But this is only one part of the equation: how and why large amounts of investable money went in a search of a return on that money. The second part of the equation explains who borrowed that money. There again we go back to the rising inequality. The increased wealth at the top was combined with an absence of real economic growth in the middle. Real median wage in the United States has been stagnant for twenty five years, despite an almost doubling of GDP per capita. About one-half of all real income gains between 1976 and 2006 accrued to the richest 5 percent of households. The new “gilded age” was understandably not very popular among the middle classes that saw their purchasing power not budge for years. Middle class income stagnation became a recurrent theme in the American political life, and an insoluble political problem for both Democrats and Republicans. Politicians obviously had an interest to make their constituents happy for otherwise they may not vote for them. Yet they could not just raise their wages. A way to make it seem that the middle class was earning more than it did was to increase its purchasing power through broader and more accessible credit. People began to live by accumulating ever rising debts on their credit cards, taking on more car debts or higher mortgages. President George W. Bush famously promised that every American family, implicitly regardless of its income, will be able to own a home. Thus was born the great American consumption binge which saw the household debt increase from 48 percent of GDP in the early 1980s to 100 percent of GDP before the crisis.

The interests of several large groups of people became closely aligned. High net-worth individuals and the financial sector were, as we have seen, keen to find new lending opportunities. Politicians were eager to “solve” the irritable problem of middle class income stagnation. The middle class and those poorer than them were happy to see their tight budget constraint removed as if by magic wand, consume all the fine things purchased by the rich, and partake in the longest US post World War II economic expansion. Suddenly, the middle class too felt like the winners.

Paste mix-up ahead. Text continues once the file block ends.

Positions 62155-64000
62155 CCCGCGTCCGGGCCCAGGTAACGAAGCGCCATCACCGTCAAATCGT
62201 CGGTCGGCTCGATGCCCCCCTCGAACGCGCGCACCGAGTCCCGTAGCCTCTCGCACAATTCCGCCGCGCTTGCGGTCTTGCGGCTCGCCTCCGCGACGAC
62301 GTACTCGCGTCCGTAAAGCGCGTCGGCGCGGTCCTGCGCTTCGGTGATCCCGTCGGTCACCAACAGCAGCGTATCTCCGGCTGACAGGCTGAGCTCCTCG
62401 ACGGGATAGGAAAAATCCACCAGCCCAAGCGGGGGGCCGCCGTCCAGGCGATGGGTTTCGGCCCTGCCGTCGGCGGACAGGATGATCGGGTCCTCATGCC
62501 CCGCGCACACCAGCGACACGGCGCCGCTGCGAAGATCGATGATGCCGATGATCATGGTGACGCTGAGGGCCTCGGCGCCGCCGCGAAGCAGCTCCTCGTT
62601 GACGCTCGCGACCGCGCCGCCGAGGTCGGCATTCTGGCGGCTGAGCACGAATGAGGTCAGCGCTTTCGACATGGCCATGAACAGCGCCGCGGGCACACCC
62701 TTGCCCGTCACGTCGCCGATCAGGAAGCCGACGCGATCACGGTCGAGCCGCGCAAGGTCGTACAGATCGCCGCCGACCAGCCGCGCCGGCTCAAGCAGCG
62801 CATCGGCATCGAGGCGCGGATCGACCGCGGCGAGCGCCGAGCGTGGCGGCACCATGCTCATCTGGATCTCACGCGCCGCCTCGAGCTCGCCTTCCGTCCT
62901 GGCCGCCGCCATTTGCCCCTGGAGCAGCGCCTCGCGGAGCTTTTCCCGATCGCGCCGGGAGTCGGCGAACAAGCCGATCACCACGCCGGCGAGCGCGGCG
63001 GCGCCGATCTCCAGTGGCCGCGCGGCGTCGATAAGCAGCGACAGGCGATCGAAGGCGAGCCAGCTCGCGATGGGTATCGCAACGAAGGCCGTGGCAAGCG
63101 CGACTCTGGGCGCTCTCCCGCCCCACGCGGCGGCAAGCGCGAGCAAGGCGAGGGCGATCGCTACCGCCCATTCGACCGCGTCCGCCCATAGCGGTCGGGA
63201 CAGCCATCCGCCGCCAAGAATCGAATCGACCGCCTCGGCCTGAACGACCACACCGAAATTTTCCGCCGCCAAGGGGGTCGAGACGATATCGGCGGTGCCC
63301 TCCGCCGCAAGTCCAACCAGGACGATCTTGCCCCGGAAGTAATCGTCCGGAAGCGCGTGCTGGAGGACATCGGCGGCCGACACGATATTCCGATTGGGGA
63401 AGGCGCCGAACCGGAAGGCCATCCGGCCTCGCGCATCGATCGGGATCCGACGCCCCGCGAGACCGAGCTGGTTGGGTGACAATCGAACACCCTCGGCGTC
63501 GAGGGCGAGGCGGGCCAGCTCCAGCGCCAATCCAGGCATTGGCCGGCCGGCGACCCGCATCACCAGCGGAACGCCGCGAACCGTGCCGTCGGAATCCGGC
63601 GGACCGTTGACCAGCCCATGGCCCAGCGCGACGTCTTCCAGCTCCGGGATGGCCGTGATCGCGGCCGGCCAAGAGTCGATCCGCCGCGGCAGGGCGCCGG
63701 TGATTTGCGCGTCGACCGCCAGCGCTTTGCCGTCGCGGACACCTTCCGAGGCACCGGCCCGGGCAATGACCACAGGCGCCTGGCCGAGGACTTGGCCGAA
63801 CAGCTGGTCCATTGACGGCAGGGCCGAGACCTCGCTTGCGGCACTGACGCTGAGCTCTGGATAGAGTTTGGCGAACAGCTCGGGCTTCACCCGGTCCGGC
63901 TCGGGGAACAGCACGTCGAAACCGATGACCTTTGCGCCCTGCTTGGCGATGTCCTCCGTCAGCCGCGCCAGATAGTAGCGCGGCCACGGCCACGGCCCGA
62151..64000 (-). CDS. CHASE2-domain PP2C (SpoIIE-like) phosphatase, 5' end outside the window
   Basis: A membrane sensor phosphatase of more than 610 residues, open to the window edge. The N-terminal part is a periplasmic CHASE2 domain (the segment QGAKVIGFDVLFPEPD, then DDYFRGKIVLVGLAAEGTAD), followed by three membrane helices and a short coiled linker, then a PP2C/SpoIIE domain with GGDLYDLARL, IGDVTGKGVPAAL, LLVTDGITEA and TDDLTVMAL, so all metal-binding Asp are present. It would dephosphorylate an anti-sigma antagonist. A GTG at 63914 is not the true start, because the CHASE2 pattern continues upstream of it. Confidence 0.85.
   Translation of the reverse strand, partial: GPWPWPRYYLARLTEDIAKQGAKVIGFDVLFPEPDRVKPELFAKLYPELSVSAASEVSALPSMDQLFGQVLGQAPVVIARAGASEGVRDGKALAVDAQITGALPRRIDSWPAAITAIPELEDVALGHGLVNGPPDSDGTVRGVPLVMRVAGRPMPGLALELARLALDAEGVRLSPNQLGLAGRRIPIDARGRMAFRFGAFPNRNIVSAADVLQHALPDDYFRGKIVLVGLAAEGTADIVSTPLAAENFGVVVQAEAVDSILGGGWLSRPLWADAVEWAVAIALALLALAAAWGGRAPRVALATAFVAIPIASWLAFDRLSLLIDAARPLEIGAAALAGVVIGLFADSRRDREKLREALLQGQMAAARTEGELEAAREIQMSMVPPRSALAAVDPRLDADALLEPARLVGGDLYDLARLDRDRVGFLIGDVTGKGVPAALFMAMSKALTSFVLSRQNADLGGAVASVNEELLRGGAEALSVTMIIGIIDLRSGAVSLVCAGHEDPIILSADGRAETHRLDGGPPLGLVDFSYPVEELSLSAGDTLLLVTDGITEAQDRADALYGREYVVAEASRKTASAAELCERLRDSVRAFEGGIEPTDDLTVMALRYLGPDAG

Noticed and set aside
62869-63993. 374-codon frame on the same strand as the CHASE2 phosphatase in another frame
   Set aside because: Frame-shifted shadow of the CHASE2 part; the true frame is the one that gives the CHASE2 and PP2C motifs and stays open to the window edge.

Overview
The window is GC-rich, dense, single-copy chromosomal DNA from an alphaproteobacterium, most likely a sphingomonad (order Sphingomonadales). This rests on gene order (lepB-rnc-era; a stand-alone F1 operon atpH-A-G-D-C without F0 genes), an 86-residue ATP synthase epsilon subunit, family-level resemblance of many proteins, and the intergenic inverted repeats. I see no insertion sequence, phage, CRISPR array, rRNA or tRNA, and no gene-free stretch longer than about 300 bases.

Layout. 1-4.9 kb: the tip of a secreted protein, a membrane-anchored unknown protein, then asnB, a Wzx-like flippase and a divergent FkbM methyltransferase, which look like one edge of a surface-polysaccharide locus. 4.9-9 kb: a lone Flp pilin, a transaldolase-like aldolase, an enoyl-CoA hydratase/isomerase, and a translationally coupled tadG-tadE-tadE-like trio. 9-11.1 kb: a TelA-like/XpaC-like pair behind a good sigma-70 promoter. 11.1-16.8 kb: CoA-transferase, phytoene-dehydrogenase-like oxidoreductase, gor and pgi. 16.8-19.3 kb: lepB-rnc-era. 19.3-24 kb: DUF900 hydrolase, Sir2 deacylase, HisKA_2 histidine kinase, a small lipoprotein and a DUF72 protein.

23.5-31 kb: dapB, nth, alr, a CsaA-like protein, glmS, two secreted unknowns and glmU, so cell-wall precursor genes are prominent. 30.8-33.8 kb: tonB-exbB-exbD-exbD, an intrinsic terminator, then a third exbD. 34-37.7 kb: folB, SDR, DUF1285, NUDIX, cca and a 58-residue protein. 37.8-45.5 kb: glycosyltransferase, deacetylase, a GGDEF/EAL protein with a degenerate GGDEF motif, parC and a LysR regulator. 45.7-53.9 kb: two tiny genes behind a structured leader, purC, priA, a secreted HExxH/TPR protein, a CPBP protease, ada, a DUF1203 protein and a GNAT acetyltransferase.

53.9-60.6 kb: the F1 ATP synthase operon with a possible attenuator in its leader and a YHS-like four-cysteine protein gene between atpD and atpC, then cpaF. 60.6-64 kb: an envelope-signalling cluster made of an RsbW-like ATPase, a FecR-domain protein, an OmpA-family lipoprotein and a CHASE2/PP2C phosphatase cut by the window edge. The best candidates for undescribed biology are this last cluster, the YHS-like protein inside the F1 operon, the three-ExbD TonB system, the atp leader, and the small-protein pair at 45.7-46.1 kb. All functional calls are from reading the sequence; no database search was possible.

This is what more than two centuries ago, the great French philosopher Montesquieu mocked when he described the mechanism used by the creators of paper money in France (an experiment that eventually crumbled with a thud): ‘People of Baetica”, wrote Montesquieu, “do you want to be rich? Imagine that I am very much so, and that you are very rich also; every morning tell yourself that your fortune has doubled during the night; and if you have creditors, go pay them with what you have imagined, and tell them to imagine it in their turn”.

The credit-fueled system was further helped by the ability of the US to run large current account deficits; that is, to have several percentage points of its consumption financed by foreigners. The consumption binge also took the edge off class conflict and maintained the American dream of a rising tide that lifts all the boats. But it was not sustainable. Once the middle class began defaulting on its debts, it collapsed.

We should not focus on the superficial aspects of the crisis, on the arcane of how “derivatives” work. If “derivatives” they were, they were the “derivatives” of the model of growth pursued over the last quarter a century. The root cause of the crisis is not to be found in hedge funds and bankers who simply behaved with the greed to which they are accustomed (and for which economists used to praise them). The real cause of the crisis lies in huge inequalities in income distribution which generated much larger investable funds than could be profitably employed. The political problem of insufficient economic growth of the middle class was then “solved” by opening the floodgates of the cheap credit. And the opening of the credit floodgates, to placate the middle class, was needed because in a democratic system, an excessively unequal model of development cannot coexist with political stability.

Could it have worked out differently? Yes, without thirty years of rising inequality, and with the same overall national income, income of the middle class would have been greater. People with middling incomes have many more priority needs to satisfy before they become preoccupied with the best investment opportunities for their excess money. Thus, the structure of consumption would have been different: probably more money would have been spent on home-cooked meals than on restaurants, on near-home vacations than on exotic destinations, on kids’ clothes than on designer apparel. More equitable development would have removed the need for the politicians to look around in order to find palliatives with which to assuage the anger of the middle-class constituents. In other words, there would have been more equitable and stable development which would have spared the United States, and increasingly the world, an unnecessary crisis.

Saturday, March 12, 2011

Euro-zone collapse? Most unlikely